Adult support and guidance are the cornerstones of healthy youth development. When youth are exposed to a disorganized or dysfunctional lifestyle, they're at risk for justice involvement and destructive behavior.
To support youth who are without a caring adult in their lives, research has shown that mentoring is an effective strategy. Mentoring can improve self-esteem, academic achievement, and peer relationships while reducing drug use, aggression, depressive symptoms, and delinquent acts.
One study of the Big Brothers Big Sisters Community-Based Mentoring Program showed that students who met regularly with their mentors were 52 percent less likely than their peers to skip a day of school and 37 percent less likely to skip a class.
OJJDP, in partnership with MENTOR: The National Mentoring Partnership, launched the National Mentoring Resource Center in January 2015. This online resource provides mentoring tools and information, program and training materials, and technical assistance to help local programs and practitioners improve the quality and effectiveness of their mentoring efforts.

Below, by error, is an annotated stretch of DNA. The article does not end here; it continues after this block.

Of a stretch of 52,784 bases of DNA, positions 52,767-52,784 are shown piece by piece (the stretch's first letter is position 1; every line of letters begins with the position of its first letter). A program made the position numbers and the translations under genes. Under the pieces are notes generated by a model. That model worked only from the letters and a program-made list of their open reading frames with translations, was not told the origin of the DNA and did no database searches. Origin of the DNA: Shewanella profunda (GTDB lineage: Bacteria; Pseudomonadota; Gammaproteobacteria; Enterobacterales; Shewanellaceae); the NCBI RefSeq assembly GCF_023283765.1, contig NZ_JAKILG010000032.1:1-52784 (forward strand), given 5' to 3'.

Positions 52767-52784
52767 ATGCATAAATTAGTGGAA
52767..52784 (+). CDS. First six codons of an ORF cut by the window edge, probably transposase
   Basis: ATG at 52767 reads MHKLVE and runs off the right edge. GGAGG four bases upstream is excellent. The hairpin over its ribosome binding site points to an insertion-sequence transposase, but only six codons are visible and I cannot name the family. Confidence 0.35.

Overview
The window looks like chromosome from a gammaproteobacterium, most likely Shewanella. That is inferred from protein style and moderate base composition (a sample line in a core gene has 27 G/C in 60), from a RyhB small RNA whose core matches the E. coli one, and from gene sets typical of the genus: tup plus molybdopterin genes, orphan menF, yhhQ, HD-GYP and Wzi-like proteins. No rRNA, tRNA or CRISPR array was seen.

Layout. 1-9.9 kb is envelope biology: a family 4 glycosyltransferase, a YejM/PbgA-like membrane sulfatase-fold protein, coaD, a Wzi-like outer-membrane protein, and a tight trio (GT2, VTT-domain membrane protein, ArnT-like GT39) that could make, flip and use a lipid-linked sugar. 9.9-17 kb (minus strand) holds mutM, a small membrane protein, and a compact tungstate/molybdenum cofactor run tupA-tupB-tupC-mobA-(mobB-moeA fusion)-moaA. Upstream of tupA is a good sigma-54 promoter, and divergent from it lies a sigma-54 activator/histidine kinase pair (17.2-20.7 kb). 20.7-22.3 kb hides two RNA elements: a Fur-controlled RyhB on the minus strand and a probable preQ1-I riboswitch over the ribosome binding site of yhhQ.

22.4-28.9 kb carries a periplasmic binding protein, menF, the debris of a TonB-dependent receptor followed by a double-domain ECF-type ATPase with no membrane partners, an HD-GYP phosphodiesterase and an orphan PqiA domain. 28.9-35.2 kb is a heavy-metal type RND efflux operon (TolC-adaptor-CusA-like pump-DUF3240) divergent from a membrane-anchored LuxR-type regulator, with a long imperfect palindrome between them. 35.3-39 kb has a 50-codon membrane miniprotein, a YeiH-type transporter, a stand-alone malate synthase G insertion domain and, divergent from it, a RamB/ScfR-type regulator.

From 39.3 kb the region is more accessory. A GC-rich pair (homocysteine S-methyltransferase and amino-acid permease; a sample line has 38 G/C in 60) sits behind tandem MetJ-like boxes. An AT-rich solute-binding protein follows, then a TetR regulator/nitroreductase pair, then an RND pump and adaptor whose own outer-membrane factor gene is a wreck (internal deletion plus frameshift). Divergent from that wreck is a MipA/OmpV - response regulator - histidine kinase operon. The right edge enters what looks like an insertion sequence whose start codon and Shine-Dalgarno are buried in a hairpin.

The typical mentoring program recruits, screens, and trains adult volunteers before matching each volunteer with youth referred to the program. The staff then provides support as the adult and youth spend one-to-one time together on a regular basis in community settings.
Providing consistent and ongoing support for mentors, mentees, and family members.
Implementing organizational self-monitoring practices, such as staff evaluation and training.
Celebrated every year in January, National Mentoring Month is a nationwide campaign that aims to recruit mentors and focus national attention on the importance of those working together to ensure positive outcomes for youth.
Visit the following pages for additional mentoring information and resources from the Office of Justice Programs and other federal sources: